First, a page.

Of places visited on my self-guided tour of British gardens, a favourite for me was Bleinheim Palace, birthplace of Sir Winston Churchill, and Blenheim Palace Gardens and surrounding parklands.
As I left the visitor parking area and was approaching the Palace’s stately East Gate, I was walking near to other visitors. I heard a young lady, probably in her late teens, beside me say to her companion, “Grandmother, who was Winston Churchill?” The older woman looked at the girl with a warm smile, tucked her granddaughter’s arm into hers and said, “Come along, dear, and I’ll tell you all about him.”
Seeing Blenheim Palace (constructed 1705 to c1722) and Gardens was of great interest for me. Over a million Canadians served in World War II, which Canada entered into on September 10, 1939, during Winston Churchill’s period of leadership of the British Government. Living in a Commonwealth nation, several of my own family members fought in or trained to join the Canadian forces. A cousin of my mother and aunt on the Cooke side was a pilot who died during World War II air battles. My father and his brothers, of young age at the end of WWII, trained in the forces in readiness for service. The eldest of the three was a member of the Royal Canadian Air Force and he repaired and serviced military planes. To visit the Marlborough Palace and Winston Churchill’s former home, see a small part of the 2,100-acre grounds surrounding the Palace, and stroll through the new Churchill Memorial tribute gardens, opened recently, was special and memorable for me.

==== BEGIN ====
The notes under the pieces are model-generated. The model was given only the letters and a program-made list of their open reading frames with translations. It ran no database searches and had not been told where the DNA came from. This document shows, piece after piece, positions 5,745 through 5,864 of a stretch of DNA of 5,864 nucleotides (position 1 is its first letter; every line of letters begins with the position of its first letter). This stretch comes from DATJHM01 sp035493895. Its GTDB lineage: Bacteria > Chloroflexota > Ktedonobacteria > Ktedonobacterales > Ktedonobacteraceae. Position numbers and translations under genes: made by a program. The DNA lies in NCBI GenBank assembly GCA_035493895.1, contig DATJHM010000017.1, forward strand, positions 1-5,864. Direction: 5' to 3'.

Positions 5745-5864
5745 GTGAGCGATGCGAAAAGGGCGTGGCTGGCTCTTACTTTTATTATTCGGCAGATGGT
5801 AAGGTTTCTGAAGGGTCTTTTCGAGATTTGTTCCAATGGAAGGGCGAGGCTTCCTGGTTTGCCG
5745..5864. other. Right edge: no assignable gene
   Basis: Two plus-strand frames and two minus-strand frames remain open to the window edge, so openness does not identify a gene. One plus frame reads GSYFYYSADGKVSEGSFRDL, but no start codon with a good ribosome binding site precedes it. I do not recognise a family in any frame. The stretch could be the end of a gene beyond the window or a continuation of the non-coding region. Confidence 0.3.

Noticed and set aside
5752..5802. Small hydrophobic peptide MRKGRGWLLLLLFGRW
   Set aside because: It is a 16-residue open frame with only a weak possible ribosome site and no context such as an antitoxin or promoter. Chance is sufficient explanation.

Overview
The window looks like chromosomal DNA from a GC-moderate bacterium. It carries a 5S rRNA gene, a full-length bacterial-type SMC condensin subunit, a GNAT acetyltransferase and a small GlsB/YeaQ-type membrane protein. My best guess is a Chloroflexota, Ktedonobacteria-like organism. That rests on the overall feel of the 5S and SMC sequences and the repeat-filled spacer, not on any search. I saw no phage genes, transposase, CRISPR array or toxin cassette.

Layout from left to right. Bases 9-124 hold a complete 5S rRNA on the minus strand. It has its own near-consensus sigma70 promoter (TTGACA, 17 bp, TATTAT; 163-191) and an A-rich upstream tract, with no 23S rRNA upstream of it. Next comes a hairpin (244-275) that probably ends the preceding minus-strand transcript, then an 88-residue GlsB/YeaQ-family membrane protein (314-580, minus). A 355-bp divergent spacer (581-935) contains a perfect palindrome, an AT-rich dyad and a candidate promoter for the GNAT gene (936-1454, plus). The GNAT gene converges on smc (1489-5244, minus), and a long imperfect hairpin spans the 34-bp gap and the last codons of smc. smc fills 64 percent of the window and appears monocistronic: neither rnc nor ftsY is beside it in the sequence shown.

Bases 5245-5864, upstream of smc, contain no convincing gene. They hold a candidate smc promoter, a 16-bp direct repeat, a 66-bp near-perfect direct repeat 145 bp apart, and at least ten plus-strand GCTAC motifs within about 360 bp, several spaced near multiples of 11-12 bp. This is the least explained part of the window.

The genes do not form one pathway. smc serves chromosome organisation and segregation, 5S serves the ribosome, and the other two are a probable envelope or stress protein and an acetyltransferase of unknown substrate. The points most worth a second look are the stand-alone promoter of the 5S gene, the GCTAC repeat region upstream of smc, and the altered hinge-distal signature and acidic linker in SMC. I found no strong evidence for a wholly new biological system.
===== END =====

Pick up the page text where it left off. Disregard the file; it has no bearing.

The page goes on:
Given the Marlborough family’s early military history and the important political achievements of Winston Churchill personally, the story behind Blenheim Palace is highly documented. Winston was a grandson of the 7th Duke of Marlborough, his own father being one of the younger sons of the Duke. There are many good articles online, such as the one here on Blenheim Palace. This article gives information on Palace and Gardens design and architecture, with historic details through to descriptions of more modern changes to preserve the structures and parklands.
In brief, the Woodstock Park property at Blenheim in Oxfordshire, England, was a gift by the Crown and Parliament to John Spencer, the 1st Duke of Marlborough, in recognition of military successes (including the Battle of Blenheim in 1704) in the War of the Spanish Succession (1702-1714). Interesting to Canadians, prior to his military career, John Churchill was named as governor to Canada’s Hudson’s Bay Company in 1685, 15 years after its incorporation as The Governor and Company of Adventurers of England Trading into Hudson’s Bay.
The Palace was designed for the 1st Duke beginning in c1705 by Sir John Vanbrugh. If you are interested in English Baroque architecture, here is a link to a biography of Vanbrugh. The original design of the Baroque gardens was done by Queen Anne’s Gardener Henry Wise, with the gardens described as being done in an “Anglo-Dutch Baroque manner with a military cast.”
The massively large “triumphal bridge” over what was then a set of small streams of the River Glyme was built by Vanbrugh amidst much argument. There is an interesting article online describing the bridge controversies and it mentions the puzzling inclusion of 30-some-odd rooms inside the bridge, some with fireplaces and chimneys. You can check it out here.
In the 1720s, the River Glyme was channelled into small canals flowing below the bridge and massing into a formal pool to the west.